Nathan Myhrvold, the Microsoft veteran who founded the patent-trolling giant Intellectual Ventures, is right that patent infringement is rampant among software firms. But in demanding that this infringement stop, Myhrvold isn't just declaring war on what he regards as Silicon Valley's patent-hostile culture. He's declaring war on the laws of mathematics. The legal research required for all software-producing firms to stop infringing patents would cost more than the entire revenue of the software industry. Even if firms were willing to pay the bill, there simply aren't enough patent lawyers to do the work. Firms infringe software patents because they don't have any other choice. [...] Why is software different from real estate? In a new paper, we argue the fundamental difference is a matter of scalability: how much effort it takes to discover who owns an invention—or a piece of land—as the number of patents or land parcels increases. Property rights in land scale well because parcels exist in relatively well-defined locations on a two-dimensional plane. County officials take advantage of this fact to store records in a predictable order (or, more recently, to build databases searchable by geographical location). Geographical locations serve as an "index" for real property claims, so record-keepers can find any specific file quickly no matter how many files there are.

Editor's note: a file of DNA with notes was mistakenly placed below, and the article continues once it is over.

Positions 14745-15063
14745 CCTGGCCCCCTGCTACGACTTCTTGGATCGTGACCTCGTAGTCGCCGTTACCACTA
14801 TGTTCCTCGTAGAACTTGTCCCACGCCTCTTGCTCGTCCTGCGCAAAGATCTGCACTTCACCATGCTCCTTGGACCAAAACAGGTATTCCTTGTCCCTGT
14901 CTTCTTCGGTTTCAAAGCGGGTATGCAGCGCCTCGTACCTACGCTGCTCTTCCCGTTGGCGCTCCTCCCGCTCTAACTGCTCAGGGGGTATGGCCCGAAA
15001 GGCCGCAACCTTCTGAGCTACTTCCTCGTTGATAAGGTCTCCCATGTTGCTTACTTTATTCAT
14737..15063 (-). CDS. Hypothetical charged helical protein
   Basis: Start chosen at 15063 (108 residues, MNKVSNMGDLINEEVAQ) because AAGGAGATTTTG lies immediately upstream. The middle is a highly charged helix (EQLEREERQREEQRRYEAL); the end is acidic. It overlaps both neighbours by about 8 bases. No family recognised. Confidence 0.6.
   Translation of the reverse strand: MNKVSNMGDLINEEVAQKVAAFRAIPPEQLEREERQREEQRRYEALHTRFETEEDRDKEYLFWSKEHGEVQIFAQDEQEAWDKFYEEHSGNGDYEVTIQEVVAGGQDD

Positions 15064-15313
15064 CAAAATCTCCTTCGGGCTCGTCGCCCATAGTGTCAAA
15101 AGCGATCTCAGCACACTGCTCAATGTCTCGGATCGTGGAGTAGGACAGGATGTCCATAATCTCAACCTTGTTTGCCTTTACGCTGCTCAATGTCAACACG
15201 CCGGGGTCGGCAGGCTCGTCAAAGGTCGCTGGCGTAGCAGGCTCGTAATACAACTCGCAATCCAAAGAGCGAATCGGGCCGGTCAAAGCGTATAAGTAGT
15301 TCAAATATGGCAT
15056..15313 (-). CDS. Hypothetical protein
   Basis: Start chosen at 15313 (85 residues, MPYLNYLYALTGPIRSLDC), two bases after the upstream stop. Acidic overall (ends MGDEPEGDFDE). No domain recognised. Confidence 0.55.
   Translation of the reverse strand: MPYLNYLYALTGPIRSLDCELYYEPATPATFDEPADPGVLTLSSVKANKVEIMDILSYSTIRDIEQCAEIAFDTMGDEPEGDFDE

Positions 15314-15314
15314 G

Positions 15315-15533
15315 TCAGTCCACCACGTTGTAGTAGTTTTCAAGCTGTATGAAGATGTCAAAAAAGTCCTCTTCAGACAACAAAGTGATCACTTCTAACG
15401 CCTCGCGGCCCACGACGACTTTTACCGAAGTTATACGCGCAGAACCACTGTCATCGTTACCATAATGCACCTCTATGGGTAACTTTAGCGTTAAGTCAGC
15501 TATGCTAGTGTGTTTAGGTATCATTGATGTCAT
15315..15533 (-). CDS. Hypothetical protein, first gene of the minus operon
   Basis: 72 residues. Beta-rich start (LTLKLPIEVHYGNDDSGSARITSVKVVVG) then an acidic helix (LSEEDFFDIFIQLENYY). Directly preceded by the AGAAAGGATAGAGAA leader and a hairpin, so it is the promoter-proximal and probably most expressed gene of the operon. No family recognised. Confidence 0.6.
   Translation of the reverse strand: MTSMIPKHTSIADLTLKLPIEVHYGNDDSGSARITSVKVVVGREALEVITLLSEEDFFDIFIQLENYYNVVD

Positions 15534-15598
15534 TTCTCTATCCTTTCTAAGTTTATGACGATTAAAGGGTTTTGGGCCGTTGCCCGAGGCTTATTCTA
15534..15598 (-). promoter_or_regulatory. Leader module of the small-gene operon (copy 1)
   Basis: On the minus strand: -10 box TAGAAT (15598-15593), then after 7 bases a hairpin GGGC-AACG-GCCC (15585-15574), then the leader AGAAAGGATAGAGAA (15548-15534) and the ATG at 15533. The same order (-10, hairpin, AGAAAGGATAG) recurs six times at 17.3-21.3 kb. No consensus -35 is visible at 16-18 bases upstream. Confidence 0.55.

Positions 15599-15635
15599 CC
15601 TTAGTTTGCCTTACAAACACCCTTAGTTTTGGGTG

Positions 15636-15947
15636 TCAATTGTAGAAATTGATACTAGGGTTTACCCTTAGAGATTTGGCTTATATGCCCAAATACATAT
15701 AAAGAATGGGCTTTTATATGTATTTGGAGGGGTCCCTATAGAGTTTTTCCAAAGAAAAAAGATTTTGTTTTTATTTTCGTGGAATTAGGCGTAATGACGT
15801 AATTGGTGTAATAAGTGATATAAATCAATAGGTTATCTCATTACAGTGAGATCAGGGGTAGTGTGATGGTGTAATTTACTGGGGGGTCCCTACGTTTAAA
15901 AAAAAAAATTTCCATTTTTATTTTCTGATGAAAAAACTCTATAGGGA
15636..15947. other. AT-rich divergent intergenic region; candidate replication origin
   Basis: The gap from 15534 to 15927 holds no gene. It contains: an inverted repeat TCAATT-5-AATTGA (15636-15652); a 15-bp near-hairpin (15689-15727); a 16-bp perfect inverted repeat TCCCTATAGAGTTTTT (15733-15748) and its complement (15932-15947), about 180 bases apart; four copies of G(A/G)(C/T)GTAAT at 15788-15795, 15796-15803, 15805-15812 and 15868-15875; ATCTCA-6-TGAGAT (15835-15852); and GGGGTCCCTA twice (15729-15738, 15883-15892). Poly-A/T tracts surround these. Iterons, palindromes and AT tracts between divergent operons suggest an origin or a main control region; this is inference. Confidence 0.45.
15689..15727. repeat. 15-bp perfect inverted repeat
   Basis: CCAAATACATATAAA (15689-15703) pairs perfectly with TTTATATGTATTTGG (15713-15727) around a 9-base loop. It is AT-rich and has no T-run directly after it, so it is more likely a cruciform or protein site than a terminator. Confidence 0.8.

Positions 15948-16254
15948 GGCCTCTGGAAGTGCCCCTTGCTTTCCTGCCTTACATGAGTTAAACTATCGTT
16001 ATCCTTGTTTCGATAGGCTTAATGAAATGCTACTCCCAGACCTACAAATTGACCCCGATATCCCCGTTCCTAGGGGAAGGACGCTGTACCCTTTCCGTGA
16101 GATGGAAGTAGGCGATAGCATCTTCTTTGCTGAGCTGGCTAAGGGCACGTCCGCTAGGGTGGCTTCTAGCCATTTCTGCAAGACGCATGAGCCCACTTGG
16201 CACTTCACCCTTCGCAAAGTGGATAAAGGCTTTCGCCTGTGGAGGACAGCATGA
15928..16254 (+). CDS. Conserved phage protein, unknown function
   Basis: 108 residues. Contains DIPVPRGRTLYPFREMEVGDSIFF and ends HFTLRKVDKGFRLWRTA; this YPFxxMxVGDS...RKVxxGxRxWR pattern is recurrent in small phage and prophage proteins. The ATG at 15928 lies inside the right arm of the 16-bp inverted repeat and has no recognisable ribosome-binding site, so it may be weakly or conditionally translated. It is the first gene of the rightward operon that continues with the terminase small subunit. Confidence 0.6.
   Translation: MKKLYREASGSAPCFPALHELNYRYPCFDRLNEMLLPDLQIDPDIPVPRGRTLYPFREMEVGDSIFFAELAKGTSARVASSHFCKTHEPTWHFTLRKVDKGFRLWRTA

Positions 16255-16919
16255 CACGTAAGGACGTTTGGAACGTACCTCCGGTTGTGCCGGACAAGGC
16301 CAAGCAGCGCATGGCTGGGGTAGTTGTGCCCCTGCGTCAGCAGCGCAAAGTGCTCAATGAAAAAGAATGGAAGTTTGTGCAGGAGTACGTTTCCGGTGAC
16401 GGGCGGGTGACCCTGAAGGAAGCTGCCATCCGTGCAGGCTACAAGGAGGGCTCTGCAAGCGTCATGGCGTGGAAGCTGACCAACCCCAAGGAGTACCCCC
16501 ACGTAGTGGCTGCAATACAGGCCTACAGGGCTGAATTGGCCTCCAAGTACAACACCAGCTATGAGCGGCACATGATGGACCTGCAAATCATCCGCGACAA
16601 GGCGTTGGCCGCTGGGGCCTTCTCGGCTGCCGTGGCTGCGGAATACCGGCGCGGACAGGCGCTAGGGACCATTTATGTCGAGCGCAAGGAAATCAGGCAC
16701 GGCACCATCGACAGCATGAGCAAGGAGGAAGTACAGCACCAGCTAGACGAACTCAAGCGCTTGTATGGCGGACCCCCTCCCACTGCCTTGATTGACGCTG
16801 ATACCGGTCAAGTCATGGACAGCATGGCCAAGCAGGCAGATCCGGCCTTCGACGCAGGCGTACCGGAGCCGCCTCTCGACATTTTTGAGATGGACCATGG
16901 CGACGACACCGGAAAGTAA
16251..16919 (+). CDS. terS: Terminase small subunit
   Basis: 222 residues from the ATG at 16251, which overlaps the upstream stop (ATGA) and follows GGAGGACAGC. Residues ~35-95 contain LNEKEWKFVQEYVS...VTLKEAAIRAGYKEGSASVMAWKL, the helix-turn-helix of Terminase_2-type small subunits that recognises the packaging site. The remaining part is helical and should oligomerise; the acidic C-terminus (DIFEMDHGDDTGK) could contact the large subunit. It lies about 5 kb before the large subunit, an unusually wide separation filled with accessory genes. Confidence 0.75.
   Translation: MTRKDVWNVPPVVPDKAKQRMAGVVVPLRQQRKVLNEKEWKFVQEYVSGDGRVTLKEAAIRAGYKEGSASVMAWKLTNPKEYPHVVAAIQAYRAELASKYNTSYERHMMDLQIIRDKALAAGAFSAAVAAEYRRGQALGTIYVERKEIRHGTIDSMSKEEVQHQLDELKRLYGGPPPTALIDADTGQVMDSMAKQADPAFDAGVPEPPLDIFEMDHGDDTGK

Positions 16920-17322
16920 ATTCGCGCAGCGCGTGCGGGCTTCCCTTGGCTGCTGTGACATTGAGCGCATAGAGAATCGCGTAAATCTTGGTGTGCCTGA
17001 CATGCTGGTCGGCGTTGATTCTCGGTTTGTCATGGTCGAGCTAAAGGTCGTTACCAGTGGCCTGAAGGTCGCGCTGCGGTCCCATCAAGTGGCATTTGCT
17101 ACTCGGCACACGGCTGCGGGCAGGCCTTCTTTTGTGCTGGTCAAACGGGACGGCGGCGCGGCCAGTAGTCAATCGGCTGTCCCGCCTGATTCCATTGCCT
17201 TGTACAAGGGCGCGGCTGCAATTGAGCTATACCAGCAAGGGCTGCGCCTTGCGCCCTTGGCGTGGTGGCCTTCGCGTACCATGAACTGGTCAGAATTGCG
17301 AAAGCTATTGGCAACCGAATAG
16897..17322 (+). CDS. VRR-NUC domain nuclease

From Ars Technica
Friday, March 09, 2012
Tuesday, March 06, 2012
From last August Inside Counsel:
"If you can practice the claimed method without the claimed machine, then the claimed machine is irrelevant and the claimed method isn’t patentable." ... "The next time your company stares down the barrel of a software or business method patent, ask if the claimed method can be performed by a human being without the claimed machine. You might need to be a Kasparov to do it, but that’s still checkmate against the plaintiff"
The NASA Goddard Space Flight Center (GSFC) has announced plans to auction off a number of its advanced software patents at the fifteenth ICAP Ocean Tomo IP Auction in California. Originally developed for control of satellite systems and other mission specific needs, these patent lots have a number of potential applications in software development, robotics, telecommunications, utilities, smart grids, wireless sensor networks, quantitative finance and cyber security. Patent lots fall into three categories: automated software generation, autonomic computing architectures and autonomic management of environmental monitoring systems FromComputerworld Other reports at PC Advisor and Techworld.